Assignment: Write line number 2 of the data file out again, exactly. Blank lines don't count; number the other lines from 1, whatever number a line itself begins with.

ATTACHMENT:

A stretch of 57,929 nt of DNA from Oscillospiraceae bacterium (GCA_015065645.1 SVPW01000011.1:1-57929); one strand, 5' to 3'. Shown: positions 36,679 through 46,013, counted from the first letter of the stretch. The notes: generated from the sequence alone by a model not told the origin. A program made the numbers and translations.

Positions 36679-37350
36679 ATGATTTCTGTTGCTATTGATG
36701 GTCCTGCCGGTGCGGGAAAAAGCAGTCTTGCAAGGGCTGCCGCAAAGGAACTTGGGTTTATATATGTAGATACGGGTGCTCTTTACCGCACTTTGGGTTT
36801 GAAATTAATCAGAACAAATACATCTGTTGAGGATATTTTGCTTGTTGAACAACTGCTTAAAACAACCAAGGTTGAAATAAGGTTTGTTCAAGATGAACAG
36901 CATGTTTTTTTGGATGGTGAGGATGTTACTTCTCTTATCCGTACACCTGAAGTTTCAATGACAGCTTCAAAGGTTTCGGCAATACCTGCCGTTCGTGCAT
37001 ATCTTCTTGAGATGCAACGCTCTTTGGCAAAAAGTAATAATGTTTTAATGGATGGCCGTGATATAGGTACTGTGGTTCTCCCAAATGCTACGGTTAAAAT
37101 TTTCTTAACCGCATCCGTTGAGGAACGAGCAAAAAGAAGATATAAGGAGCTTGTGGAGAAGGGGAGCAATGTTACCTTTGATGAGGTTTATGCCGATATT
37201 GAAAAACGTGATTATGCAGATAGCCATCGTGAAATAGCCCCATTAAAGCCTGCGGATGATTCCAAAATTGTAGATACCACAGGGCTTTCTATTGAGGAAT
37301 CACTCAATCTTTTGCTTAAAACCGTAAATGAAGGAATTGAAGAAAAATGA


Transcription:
Positions 36679-37350